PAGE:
Working with personas, profiles, and patterns take a lot of planning, a lot. But I understand where you are trying to get your feet wet, in the nice warm water of Sitecore XP.
@sestocker is right that you do need to think about goals and the engagement value (EV), but your question was directly related to personalization based on the users' site behavior.
The first level of planning is this: at a very high level, pick a specific section of your site that you feel you can clearly define into a profile, and then into a set of profile keys. When I talk about this, I usually resort to talking about Jets because we can all get our hands on the Sitecore Jets demo. The Jets demo has two profiles that are configured, but let's use the "Visit Profile" as an example.
They are talking about vacations trips, and designing profiles that could clearly define the user's experience for each one of those trips. These are Profile Keys.
Then they take the Profile Keys and define Profile Cards, which ranks on a defined scale how much a trip would fit into each one of these groups. It's a way of defining a set of profiles as a group, not one by one on each page, which would take forever to do. This is important to understand because a trip is unlikely be only for family, or only for business. It would be heavily family-based, with nice amenities for couples, and very few resources for business.
In the image above, we see the Business profile card. The Business profile is defined as great for Business (5 on a scale of 1-5), good for Duration (4) and a moderate Nightlife (2). It has no Family benefits (0) and is not good for Couples (1).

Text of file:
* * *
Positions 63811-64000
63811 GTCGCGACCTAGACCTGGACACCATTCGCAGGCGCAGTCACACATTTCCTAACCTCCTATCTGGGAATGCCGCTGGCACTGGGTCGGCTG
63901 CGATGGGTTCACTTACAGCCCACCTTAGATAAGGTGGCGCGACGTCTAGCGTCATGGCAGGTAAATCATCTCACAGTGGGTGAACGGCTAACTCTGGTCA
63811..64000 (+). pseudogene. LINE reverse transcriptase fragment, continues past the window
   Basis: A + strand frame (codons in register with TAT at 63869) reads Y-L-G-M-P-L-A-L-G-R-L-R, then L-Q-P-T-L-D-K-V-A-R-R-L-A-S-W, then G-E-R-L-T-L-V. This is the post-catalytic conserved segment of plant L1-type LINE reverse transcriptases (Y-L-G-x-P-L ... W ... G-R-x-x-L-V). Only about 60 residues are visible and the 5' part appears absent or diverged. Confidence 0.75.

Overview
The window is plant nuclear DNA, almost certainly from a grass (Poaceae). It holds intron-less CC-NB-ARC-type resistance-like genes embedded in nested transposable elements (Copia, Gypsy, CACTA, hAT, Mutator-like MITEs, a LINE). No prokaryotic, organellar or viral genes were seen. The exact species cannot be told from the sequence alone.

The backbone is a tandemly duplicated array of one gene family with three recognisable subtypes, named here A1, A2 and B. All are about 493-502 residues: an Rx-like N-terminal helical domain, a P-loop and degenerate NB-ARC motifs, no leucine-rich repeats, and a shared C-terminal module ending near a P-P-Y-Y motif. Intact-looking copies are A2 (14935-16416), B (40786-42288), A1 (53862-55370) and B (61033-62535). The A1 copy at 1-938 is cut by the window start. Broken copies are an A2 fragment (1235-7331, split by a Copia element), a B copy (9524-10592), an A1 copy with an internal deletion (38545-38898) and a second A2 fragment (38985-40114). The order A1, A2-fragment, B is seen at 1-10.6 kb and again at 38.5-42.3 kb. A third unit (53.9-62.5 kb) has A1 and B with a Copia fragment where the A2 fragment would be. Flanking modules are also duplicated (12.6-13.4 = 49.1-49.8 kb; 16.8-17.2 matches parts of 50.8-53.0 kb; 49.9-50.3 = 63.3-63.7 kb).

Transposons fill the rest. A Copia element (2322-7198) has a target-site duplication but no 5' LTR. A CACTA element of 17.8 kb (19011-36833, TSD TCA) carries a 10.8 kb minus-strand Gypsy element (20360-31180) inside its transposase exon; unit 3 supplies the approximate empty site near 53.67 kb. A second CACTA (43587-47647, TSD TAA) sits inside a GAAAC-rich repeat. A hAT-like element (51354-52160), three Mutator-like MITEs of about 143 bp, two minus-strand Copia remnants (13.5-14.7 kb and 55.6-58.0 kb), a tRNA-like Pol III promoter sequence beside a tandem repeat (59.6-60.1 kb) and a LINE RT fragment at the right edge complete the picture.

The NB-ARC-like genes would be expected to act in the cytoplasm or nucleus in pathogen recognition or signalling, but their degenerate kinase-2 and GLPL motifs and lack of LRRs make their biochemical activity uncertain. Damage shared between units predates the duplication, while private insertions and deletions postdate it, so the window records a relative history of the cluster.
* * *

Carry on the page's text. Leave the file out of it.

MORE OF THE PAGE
We do this over and over again, for a few defined profile cards that we can clearly outline our pages/products/news/etc as. Again, this takes planning and a good understanding of what you want your web site user to do. Where are you trying to get them to go? What are you trying to make them do?
All the work in profile keys and profile cards is just for score keeping. Where the rubber hits the road is in pattern cards. Pattern cards is where we define our web user, based on the things they are doing.
Pattern cards are similar to profile cards in that you have selectors that rank your profiles on a defined scale (1-10 now). But this time it's about an aggregation of points, not a value you are assigning to the user. Let's say a user visits a page with business value of 5, family 2, duration 3, then visits a page with a business 5, family 1, duration 2. They have now accumulated a score of busines 10, family 3, duration 5.
Sitecore takes this information and tries to match it to one of your pattern cards. You are trying to identify if the user is looking at business trips, or shopping for a trip that is family-based. Not because they told you, but becasue they are looking at pages that you have defined and scored.
Now you can personalize content for your web user when you select the rule "when the current visit matches the specific pattern card in the specific profile" in the personalization rules window.
You can also see your top pattern hits on the dashboard for the Experience Analytics. Also check out Pattern Matches under the audience menu in Experience Analytics. It has tons of info.
Again, it takes a lot of planning to get this right, and effectively define what the client is looking to accomplish, plus mix in the goals, events, outcomes, and EV as well.